at friends and neglected responsibilities and ultimately seen only the wrong around me, never in myself. The great travesty of these experiences occurred when realizing the ease with which blaming the world came to me. It was so much harder to accept responsibility for my actions and believe in a gyrocompass, always finding true north. That truth exhibited in direction for a person relied on not only engaging in the daily struggles, but also remembering that the warm, fuzzy times will come again. That through realization of situation, we ultimately understand what situations can and can’t be controlled. Those situations beyond our individual power should never interfere with those situations under our control, like our responsibilities to our friends. As we enter into November territory, we must think,
during those long hours, why we are here. This goes beyond just material gains or future prospects, as a dollar only charms the soul so far. I’m saying to think of ourselves as products being crafted and made on campus, an organic machine heightened beyond shallowness and expected to someday perform well in the world. We go beyond just grades, into the territory of the far north where we achieve a rational and reliable view on the world around us. Despite all that will happen between now and the semester’s end, I’m asking everyone to think of the warm, fuzzy moments to help you get by. For right thought leads to right action, and a positive mind sees a friendly climb, not an impossible mountain. Daniel Purdy is an English senior from Oxford.
Media headed in a new direction
kimber lacour & sarah Parrish co-copy chiefs LEANNA YOUNG sales manager email@example.com
places around filled with only culpability and wrong. Inched forward by stress and fatigue, like a knife to the back, we react adversely to our habitual associations as if we are facing a ledge. Our words clipped, short, and a scowl drawn from corner to corner on our face, we forget the warm, fuzzy times when our eyes only see the worst in a situation. We’ve been fighting so hard for grades or points or success that we sometimes mistake a kind hand for a threatening fist. We even go as far to defend our behavior in a series of “buts” and “becauses”; the finger swings round at all locations on the wind rose like a compass needle bewitched by a magnet. I myself have fallen victim to this shortsightedness when the cold, dark hands of doubt and frustration have wrapped themselves around me. I’ve lashed out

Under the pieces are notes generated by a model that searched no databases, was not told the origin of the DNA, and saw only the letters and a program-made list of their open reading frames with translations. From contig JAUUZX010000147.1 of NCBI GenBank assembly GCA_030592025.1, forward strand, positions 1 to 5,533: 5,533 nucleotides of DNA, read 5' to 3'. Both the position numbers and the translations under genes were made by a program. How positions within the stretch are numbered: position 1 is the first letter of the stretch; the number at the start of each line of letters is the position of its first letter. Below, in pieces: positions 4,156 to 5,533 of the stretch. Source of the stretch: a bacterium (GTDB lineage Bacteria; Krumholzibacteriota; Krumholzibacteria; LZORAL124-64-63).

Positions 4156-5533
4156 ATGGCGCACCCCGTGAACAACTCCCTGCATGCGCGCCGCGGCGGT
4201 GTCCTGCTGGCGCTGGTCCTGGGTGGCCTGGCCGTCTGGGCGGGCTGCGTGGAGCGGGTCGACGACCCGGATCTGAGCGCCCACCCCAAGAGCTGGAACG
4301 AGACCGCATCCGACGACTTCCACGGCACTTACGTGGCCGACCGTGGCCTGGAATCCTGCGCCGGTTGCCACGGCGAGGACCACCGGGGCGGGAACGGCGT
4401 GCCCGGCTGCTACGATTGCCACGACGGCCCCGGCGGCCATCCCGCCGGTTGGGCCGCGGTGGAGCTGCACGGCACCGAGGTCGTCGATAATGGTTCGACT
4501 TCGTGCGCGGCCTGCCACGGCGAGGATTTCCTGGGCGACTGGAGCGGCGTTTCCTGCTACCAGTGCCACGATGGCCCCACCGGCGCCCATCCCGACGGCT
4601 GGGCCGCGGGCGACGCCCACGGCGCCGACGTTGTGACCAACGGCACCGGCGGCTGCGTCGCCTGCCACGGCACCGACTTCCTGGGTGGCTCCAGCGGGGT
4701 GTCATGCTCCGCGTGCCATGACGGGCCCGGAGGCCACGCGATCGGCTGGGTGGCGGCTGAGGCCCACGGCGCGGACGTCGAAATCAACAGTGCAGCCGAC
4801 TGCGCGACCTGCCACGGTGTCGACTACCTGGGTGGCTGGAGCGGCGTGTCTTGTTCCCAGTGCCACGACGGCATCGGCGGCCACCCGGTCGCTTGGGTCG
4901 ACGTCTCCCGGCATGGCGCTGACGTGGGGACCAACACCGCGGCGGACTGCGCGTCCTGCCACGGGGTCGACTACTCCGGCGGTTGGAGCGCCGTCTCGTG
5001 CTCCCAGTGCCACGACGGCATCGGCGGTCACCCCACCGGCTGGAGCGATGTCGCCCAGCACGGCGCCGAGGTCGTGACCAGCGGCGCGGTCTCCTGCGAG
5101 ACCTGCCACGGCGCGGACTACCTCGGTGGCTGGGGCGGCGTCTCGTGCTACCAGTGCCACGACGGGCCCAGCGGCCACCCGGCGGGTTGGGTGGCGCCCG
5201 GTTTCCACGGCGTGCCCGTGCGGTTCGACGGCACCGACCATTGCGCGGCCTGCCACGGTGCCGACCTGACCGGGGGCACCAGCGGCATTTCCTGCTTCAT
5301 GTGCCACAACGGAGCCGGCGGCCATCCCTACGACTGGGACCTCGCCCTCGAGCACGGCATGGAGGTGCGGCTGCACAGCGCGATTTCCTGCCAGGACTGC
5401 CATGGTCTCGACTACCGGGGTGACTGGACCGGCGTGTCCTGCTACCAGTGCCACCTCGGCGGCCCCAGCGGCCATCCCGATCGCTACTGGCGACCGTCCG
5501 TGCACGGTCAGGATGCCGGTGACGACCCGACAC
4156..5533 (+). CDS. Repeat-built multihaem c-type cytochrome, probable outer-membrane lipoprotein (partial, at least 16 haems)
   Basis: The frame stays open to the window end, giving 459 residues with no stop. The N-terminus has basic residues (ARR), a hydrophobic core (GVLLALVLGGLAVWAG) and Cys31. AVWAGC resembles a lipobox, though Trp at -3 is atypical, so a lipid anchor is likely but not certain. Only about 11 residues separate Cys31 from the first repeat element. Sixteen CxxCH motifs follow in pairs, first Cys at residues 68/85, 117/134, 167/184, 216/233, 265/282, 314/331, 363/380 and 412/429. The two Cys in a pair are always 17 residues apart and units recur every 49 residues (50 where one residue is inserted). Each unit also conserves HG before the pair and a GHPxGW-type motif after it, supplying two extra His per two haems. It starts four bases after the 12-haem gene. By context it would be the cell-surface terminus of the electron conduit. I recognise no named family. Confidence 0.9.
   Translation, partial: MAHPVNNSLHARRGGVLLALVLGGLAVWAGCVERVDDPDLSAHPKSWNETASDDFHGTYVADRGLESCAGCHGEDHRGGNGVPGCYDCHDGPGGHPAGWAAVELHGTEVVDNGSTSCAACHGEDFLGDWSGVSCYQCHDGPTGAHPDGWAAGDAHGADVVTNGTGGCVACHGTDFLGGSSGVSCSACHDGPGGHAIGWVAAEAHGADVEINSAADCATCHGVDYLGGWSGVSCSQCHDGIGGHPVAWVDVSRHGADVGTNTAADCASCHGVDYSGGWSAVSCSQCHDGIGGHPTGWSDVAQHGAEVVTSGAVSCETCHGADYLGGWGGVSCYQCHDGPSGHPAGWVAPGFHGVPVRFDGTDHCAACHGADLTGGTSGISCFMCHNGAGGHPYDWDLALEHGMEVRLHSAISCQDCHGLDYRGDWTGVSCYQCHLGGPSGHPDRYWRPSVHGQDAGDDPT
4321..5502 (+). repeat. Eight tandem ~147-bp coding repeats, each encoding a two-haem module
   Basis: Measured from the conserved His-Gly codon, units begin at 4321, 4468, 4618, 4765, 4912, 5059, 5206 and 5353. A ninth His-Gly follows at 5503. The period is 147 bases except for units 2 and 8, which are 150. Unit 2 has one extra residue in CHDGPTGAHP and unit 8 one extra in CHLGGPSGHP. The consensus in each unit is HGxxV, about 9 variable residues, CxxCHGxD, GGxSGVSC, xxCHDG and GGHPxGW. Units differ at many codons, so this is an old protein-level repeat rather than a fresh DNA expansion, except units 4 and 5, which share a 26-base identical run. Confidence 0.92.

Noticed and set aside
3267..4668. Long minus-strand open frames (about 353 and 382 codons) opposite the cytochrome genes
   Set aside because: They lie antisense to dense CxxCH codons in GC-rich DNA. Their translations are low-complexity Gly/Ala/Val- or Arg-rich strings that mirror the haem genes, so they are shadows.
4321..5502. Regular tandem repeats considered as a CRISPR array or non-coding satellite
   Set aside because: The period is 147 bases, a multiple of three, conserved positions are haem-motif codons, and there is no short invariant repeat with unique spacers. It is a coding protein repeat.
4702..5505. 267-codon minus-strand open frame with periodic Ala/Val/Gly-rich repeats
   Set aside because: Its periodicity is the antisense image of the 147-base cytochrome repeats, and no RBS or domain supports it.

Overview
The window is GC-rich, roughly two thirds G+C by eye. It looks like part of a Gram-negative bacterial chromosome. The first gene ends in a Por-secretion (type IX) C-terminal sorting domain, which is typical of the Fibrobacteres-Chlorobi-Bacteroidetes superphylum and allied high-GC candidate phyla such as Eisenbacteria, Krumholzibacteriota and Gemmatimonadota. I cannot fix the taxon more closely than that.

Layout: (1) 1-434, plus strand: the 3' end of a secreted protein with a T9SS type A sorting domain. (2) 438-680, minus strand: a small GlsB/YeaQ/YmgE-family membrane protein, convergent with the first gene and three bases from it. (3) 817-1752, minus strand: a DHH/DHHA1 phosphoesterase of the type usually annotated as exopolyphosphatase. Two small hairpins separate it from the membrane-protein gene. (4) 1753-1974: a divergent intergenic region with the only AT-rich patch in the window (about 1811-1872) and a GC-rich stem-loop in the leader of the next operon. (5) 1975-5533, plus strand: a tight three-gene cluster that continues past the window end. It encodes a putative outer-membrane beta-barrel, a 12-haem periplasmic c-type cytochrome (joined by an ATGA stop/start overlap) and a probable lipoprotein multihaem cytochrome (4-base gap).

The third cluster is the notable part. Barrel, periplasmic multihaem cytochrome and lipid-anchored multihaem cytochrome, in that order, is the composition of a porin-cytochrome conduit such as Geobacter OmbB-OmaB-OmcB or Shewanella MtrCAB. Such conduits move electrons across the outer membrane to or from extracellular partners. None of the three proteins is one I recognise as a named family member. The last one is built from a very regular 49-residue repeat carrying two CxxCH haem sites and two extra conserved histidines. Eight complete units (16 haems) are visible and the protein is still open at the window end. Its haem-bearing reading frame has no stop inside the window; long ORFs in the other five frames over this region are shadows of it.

BY ADAM BLACKWELL firstname.lastname@example.org
The media coverage of the 2012 presidential election is completely different from the media coverage of the 1960 presidential election. This year’s coverage is even markedly different from that of 2000. Our society is different, so it’s only natural that our media would follow suit. Our world is constantly changing and evolving, thus the role of the media is also changing. We have to ask ourselves: What role do we want the media to play? Where do we see the media in 20 years? The media today constantly has to keep up-to-date on what audiences and readers want. T H E D A I LY
MISSISSIPPIAN The University of Mississippi S. Gale Denley Student Media Center 201 Bishop Hall Main Number: 662.915.5503 Email: dmeditor@gmail. com Hours: Monday-Friday, 8 a.m.-5 p.m.
Newsweek, a long-standing weekly magazine, has decided to discontinue its print issue. Readers don’t want Newsweek in their hands; they want it in their phone, tablet or computer. As we know, readers get what they want, so Newsweek is now going digital. We’ve heard this for quite some time now – newspapers and magazines won’t last in print form. So far, they have done a good job of changing with the times. In fact, I think many magazines and newspapers will change to survive; however, the television news media will have to adapt even more. Last week, I had a great conversation with a friend of mine, an older, very conservative friend. She said that the news media’s job should be to simply report the facts and nothing else. Basically, she would want Anderson Cooper to come on television, list off a bunch of
The Daily Mississippian is published daily Monday through Friday during the academic year. Contents do not represent the official opinions of The University of Mississippi or The Daily Mississippian unless specifically indicated. Letters are welcome, but may be edited for clarity, space or libel. ISSN 1077-8667
pure facts and then go off the air for the night. Now, tell me, how many people would really watch that? Personally, I would never watch the news if that was the case. But at the same time, I understand where my friend is coming from. Like many Americans, she’s tired of the intense bias in television news media and the spin involved in the media. Unfortunately, it’s become more difficult for Americans to trust the news media, especially broadcast media. It’s easier to see the bias in broadcast media, and it’s easier to find holes in reporting. And broadcast media is more concerned about viewership and ratings than reporting the story. I enjoy watching the news and seeing different guests debate and discuss issues. However, I would also prefer that my chosen news channels didn’t al-
The Daily Mississippian welcomes all comments. Please send a letter to the editor addressed to The Daily Mississippian, 201 Bishop Hall, University, MS, 38677 or send an e-mail to email@example.com. Letters should be typed, double-spaced and no longer than 300 words. Third party letters and those bearing pseudonyms, pen names or “name withheld” will not be published. Publication is limited to one letter per individual per calendar month. Student submissions must include grade classification and major. All submissions must be turned in at least three days in advance of date of desired publication.